Things are slowly beginning to return to normal around here. Jack went back to work on Wednesday, almost three weeks after experiencing the first signs of COVID. He normally works ten and a half hours a day. This week he kept it to eight. His company nurse thought he should have started a bit slower, working only four hours a day, but he decided to just dive back in. After coming home each day this week, he’s gone straight to the couch to lie down. After dinner, he’s back there again.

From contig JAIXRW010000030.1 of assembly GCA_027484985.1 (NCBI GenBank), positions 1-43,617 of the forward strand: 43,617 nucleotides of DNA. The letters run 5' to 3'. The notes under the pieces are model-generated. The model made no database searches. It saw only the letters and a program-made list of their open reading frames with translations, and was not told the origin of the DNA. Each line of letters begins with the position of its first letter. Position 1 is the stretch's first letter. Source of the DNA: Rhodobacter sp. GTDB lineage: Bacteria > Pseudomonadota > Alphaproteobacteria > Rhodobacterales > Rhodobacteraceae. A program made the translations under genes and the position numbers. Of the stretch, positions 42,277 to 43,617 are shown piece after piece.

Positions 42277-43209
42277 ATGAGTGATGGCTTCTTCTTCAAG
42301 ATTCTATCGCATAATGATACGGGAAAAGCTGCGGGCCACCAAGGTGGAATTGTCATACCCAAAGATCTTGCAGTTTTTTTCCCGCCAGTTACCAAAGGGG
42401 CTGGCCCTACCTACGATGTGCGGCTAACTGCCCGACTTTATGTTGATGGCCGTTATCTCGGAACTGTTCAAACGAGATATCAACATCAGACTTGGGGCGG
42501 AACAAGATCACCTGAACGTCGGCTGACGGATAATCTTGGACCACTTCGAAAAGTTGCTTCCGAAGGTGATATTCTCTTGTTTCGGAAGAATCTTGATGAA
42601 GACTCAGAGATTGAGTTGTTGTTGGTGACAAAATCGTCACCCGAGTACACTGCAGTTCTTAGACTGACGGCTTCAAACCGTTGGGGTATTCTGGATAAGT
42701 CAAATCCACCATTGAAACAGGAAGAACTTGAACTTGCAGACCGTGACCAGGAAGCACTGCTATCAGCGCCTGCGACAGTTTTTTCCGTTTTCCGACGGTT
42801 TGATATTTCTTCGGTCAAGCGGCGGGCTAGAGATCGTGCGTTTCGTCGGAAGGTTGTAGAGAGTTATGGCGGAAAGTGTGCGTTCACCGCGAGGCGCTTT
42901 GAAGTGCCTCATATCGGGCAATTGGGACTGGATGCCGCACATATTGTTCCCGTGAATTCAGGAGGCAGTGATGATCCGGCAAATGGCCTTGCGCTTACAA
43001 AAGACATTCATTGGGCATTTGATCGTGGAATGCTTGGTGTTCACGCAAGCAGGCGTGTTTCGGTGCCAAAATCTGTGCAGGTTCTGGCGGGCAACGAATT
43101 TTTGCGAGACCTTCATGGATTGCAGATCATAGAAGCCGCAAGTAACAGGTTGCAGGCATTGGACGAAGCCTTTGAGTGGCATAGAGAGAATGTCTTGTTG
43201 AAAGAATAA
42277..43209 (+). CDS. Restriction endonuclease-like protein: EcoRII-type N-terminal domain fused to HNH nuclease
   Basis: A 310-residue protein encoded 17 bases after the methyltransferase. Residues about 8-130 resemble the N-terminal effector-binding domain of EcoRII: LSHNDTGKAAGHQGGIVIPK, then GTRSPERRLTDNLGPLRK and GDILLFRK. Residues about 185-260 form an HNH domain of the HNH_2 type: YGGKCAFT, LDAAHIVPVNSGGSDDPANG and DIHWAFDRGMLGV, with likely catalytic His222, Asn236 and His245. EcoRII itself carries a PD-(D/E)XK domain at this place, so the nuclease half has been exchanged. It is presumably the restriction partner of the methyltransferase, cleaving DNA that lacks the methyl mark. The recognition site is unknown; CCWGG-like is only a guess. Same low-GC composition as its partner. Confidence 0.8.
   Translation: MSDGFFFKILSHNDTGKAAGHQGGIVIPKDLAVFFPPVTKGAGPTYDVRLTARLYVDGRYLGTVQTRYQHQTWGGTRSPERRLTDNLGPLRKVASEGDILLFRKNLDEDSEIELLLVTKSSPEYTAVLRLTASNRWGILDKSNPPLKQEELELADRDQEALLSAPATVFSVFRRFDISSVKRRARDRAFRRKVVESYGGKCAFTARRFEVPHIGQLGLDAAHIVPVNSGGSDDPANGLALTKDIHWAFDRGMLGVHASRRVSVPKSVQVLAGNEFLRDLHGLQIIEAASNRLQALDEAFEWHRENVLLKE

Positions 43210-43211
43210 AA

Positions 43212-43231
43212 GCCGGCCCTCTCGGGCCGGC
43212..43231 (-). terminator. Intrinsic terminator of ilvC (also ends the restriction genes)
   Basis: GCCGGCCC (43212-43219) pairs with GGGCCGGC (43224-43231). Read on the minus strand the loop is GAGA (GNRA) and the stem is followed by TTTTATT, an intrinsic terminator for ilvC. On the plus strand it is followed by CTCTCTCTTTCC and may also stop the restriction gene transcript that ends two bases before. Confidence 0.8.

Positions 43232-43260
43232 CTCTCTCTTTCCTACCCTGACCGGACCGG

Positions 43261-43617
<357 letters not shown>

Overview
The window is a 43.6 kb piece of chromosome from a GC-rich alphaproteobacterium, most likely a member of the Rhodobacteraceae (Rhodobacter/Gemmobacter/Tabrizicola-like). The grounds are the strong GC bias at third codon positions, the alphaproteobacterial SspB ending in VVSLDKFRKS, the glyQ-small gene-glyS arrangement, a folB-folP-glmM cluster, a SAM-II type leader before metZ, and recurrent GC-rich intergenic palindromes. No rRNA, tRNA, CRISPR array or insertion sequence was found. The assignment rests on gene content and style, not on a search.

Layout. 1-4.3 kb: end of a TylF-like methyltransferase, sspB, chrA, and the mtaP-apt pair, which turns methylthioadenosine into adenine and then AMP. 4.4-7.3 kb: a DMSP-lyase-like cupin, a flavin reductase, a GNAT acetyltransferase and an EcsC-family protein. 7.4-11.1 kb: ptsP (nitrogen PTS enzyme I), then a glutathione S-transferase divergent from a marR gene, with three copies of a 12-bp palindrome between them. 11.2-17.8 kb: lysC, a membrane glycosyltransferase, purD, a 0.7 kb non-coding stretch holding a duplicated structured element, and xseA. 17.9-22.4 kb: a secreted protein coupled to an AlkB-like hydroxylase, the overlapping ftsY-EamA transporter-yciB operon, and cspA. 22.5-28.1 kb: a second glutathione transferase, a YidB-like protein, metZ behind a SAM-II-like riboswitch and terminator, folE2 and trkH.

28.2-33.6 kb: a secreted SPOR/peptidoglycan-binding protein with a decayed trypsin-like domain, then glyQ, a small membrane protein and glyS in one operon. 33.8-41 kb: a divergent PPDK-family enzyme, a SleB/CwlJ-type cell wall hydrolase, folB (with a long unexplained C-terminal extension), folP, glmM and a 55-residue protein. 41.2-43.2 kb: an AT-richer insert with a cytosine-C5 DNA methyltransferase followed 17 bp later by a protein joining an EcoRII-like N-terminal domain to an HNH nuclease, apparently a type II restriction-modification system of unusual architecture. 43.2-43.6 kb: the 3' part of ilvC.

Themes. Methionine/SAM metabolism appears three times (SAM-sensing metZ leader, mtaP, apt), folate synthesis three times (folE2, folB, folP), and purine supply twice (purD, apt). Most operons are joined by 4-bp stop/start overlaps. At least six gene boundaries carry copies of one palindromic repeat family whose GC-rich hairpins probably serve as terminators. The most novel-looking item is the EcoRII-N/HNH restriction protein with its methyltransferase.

It’s occurred to me that I’ve been seeing Jack on the couch quite often for some time, even in the weeks before COVID hit him. He actually had a pretty serious flare-up in October, just weeks before Chesney and Farm Boy’s wedding, of his arthritis and other symptoms caused by his autoimmune disorder. (Granulomatosis with polyangiitis – an uncommon disorder that causes inflammation of the blood vessels in your nose, sinuses, throat, lungs and kidneys.) Jack had been feeling great for the year or so prior, but his medications were causing his liver numbers to climb to concerning levels. So his doctor took him off all of his meds late last summer. (I’m not sure what the logic was in completely taking him off his medications, but what do I know?) Not long after that, Jack simply crashed. Without some kind of treatment, his disorder causes Jack significant arthritis pain as well as severe sinus issues. He was in misery. So before long, he was back on his meds – at a slightly lower dose so as to try to protect his liver. But it’s just not doing the trick. The arthritis is frequent, and seems to roam randomly around his body. Jack’s been talking about asking the doctor to increase his dosages again.